You may have heard about radon in passing but have never given it much thought. Like carbon dioxide, radon is also odorless, colorless and tasteless, but that’s where the similarities end. Public awareness is very prevalent when it comes to carbon dioxide, while radon testing and monitoring has not been given the attention it deserves.
What is Radon?
As mentioned above, radon has no color, no odor, no taste. You can’t see it, feel it or taste it. It is an inert radioactive gas that is created naturally when radioactive minerals such as uranium and thorium found in most soils and rocks begin to decay. Radon is also found naturally in the atmosphere. This isn’t considered a health hazard as radon dissipates rapidly in outdoor conditions.
Then when does it become harmful?
Radon exposure occurs when the natural matter found under structures breaks down releasing the gas. Radon is still not considered a health hazard at this stage; it is only when the gas enters a home or building through foundation cracks or holes, spaces around plumbing fixtures, or loose HVAC ductwork and becomes trapped indoors that radon exposure can occur.
Can Radon kill me?
In 2005 the U.S. Surgeon General, Dr. Richard Carmona issued a national health advisory on the dangers of radon. The American Lung Association has determined that indoor radon is the second-leading cause of lung cancer in the United States with over 20,000 radon related lung cancer deaths each year. And while the majority were people who smoked, almost 3,000 of these deaths involved non-smokers.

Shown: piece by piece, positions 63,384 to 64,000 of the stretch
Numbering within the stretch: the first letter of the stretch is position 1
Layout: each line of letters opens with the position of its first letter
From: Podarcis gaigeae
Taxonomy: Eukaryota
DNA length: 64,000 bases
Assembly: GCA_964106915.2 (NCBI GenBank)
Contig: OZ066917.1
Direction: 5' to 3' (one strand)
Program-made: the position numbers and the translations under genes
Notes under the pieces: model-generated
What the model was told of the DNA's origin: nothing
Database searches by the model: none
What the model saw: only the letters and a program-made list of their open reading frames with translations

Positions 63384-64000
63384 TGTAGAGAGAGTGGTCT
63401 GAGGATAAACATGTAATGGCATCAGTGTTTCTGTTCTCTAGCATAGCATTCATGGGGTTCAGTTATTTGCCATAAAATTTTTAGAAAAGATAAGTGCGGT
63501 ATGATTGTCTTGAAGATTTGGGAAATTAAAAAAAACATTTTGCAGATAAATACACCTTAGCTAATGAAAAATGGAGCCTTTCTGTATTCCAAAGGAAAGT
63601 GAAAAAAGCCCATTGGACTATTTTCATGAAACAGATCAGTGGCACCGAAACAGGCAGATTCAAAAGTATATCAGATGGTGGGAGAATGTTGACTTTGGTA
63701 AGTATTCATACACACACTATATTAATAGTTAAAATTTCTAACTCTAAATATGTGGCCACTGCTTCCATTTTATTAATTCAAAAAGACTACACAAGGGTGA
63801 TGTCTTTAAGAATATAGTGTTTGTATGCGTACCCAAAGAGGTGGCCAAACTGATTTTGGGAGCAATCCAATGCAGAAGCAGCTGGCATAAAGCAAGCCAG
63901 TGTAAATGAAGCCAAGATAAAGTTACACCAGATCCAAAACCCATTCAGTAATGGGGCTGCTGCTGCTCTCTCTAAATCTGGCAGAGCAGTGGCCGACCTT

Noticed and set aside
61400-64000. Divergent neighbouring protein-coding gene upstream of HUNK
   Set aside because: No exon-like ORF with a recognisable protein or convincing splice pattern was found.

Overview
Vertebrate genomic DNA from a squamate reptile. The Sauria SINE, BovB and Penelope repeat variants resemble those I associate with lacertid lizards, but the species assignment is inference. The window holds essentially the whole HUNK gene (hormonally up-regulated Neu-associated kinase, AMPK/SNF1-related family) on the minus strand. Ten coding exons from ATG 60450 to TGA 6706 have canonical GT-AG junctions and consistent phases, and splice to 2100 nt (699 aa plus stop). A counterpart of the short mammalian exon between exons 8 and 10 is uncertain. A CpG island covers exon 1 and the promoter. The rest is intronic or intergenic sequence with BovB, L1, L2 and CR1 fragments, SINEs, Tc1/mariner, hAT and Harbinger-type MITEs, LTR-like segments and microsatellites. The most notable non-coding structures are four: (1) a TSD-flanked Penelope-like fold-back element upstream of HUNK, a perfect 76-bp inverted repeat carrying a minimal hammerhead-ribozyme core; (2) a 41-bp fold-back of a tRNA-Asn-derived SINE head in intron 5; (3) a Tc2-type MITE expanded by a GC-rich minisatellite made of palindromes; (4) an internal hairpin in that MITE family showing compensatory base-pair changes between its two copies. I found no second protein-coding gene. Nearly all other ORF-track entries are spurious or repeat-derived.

My house is brand new. Am I still at risk?
Radon doesn’t discriminate. In fact, you may think you don’t need to worry because your home was constructed on a concrete slab. That doesn’t matter, the soil under the slab will eventually begin to decay and the gas can escape through the holes surrounding the plumbing, electrical and HVAC lines running into the home. There have also been cases of radon exposure due to the primary water source being well water, as well as cases caused by natural building materials used in home construction such as brick, marble and granite. Any building can have radon no matter the age or level of construction competency. Also, it doesn’t matter if a basement or crawlspace.is present. If there is soil, rock or water involved, the chance of radon is always there.
So what can I do?
Testing is the only way to determine if radon is present. If test results indicate a certain level of gas, then steps must be taken to mitigate the exposure level. Both radon testing and mitigation are fairly straightforward procedures, but due to the delicate nature and risk of life-threatening consequences if not properly corrected, this is definitely a job best left to a professional radon specialist.
As 2021 winds down everyone at Closing Contractor would like to take this time to thank all our clients, past and present for your support. We also want to wish everyone Happy Holidays and look forward to serving you in the New Year!